Greetings to each of you from the waxing Spring flourishing,
A swiftly-written one from me today, to say hello and to offer my blessings as we lead up to the lusty & liberatory festivals of Floralia and Beltane. In my last missive, I said I would write to you when the nettles have grown a little taller, and indeed they have! The nettles are now ready for harvest and I have been collecting them when I can amongst all the other tending of the season; drinking the fresh tea, making nettle risotto, beginning to dry them for winter use. Spring is brimming with activity; the days feel so much longer than they did even last week and my harvest baskets are full with chickweed, violets, cleavers, dandelion and yellow dock. 
My gaze is directed to next weekend, when we enter the festival days of the Roman goddess of flowers, Flora, from April 28- May 2. Flora arrives in the blossoming time, surrounded by a flowering veil.  Her festival days are a blooming basket that carry us into deep Spring. She is the crux of the mysteries of floral metamorphosis: the transformative death & rebirth of those who are adored by the Gods into flowers and plants, such as Hyakinthos, Krokus, Narcissus and Adonis. Flora is the force that exalts every petal. She brings the bee to the flower. Flora is the patroness of sex workers, those who work and tend the land, flower romancers & florists. She holds the fields and meadows of the Commons in Her good graces. My flower essence work is all held in devotion to Her (Flora even instructed me to craft a formula in her name, many seasons ago), so this is a very important festival for me and my flower work. It is a time where I give offerings to Her and celebrate Her splendor. And of course, it is only fitting that this festival time is aligned with the Celtic festival of Beltane, which also celebrates the Commons, the fertility of the land and liberation. I also love that this time is woven into May Day, International Workers Day, which also shouts: our life's work and blood belong to us!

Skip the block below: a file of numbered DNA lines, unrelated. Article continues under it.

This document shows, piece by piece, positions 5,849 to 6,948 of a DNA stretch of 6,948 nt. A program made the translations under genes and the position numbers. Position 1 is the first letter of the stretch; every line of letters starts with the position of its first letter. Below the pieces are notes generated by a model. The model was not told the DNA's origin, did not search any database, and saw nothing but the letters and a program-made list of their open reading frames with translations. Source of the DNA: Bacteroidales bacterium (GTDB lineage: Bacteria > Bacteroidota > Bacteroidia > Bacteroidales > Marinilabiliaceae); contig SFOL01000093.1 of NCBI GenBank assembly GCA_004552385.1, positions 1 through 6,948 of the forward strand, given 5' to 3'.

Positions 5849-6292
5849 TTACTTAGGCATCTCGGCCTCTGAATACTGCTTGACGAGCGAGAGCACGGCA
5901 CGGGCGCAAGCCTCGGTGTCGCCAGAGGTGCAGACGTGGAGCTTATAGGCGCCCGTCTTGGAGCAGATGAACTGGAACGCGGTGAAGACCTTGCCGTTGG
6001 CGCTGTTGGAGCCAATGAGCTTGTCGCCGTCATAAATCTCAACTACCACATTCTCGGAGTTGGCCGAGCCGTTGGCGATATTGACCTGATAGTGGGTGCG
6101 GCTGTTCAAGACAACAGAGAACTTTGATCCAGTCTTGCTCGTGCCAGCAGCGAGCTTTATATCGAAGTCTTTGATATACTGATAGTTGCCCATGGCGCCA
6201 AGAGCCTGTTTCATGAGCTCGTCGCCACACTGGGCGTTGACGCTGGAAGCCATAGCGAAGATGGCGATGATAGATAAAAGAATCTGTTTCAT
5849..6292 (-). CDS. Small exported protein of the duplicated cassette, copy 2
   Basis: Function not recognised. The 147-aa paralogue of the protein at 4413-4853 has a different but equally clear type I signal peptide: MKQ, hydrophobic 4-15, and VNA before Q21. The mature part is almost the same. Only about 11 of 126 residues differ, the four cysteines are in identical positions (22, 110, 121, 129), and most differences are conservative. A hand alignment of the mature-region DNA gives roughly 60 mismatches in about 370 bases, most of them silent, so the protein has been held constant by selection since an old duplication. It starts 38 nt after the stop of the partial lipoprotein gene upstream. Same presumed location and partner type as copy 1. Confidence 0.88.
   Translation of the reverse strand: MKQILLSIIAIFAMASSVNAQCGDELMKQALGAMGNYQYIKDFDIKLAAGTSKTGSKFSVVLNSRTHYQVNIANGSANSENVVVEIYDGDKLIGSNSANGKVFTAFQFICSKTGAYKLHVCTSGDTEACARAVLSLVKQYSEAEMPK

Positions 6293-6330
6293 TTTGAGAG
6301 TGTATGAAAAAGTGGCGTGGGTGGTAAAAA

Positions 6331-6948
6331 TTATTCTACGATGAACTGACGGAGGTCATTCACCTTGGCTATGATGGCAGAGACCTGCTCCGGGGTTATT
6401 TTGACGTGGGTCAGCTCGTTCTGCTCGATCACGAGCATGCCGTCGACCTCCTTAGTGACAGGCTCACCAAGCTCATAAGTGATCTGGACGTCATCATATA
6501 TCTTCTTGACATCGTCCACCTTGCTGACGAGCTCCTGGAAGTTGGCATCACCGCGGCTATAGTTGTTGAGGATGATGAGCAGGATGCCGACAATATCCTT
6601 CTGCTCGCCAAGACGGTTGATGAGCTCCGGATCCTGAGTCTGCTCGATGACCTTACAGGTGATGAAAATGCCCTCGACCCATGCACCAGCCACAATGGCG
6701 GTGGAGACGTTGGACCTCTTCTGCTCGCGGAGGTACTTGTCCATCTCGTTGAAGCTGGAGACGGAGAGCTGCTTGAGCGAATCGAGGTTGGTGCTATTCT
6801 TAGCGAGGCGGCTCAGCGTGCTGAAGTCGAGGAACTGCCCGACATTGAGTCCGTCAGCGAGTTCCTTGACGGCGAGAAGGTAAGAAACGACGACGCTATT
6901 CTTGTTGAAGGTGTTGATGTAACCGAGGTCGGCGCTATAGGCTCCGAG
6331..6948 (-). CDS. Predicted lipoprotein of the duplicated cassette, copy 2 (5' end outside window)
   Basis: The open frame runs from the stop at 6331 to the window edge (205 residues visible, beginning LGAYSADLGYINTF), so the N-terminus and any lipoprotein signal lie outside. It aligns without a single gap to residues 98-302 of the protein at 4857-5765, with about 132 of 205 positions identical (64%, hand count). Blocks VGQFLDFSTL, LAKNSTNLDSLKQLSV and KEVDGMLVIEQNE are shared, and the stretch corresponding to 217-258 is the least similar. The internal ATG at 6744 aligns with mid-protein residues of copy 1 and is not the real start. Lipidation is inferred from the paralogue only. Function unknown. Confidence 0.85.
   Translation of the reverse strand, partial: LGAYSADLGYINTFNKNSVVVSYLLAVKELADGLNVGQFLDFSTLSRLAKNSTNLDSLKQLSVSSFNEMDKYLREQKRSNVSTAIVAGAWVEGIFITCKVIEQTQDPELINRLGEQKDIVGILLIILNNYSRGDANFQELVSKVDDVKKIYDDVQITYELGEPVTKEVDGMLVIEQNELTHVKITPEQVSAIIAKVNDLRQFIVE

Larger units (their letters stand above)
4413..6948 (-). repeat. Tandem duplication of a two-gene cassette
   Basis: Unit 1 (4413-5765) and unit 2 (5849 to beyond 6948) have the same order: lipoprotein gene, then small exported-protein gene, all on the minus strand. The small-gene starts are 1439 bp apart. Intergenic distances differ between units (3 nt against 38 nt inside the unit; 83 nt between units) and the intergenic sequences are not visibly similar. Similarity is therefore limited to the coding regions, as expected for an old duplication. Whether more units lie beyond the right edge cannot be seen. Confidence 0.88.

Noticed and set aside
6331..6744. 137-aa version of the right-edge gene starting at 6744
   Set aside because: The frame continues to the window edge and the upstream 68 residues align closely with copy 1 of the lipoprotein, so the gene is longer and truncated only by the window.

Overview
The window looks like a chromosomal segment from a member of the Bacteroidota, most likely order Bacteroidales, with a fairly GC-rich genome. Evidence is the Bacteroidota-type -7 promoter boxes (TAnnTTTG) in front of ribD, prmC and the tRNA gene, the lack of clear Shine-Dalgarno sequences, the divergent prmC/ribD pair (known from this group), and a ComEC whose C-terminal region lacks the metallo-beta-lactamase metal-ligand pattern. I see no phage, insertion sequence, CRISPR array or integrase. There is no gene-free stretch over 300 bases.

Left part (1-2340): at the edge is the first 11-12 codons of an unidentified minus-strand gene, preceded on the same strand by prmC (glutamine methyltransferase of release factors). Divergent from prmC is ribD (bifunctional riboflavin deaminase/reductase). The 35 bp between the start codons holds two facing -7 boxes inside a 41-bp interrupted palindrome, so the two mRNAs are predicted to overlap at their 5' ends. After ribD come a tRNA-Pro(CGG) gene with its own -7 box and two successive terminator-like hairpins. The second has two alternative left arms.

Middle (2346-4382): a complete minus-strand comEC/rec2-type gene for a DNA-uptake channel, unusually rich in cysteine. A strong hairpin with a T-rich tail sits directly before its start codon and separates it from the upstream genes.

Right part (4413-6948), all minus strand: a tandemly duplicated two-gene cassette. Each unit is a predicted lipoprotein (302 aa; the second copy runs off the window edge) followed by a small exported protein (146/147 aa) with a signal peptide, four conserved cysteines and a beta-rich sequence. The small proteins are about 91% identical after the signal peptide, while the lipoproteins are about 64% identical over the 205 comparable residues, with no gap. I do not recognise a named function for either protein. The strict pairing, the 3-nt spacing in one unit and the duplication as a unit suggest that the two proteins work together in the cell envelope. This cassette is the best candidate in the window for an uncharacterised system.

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Many years ago, when I started celebrating Beltane/May Day,  I would make a May Wine in the days leading up to the festival. This wine would be brought to community celebrations, offered during the Maypole dance, sipped on to feel into the ecstatic energy of the season, to embody the blossoming time. This wine was inspired by an older recipe that used typical blossoming herbs of Spring. The original recipe included sweet woodruff, strawberries and elderflower. Over the years, my recipe has changed depending on where I live. Now that I am back home in upstate New York, strawberries are still weeks away. I now use what is in abundance near me, which feels right because we are celebrating the land after all. However, I always use sweet woodruff because it has such a lovely vanilla taste and is a traditional herb for Beltane festivities; a charmed plant for opening to the lusty energy of the season. I always have it in my garden now; it is such a beloved springtime plant to me.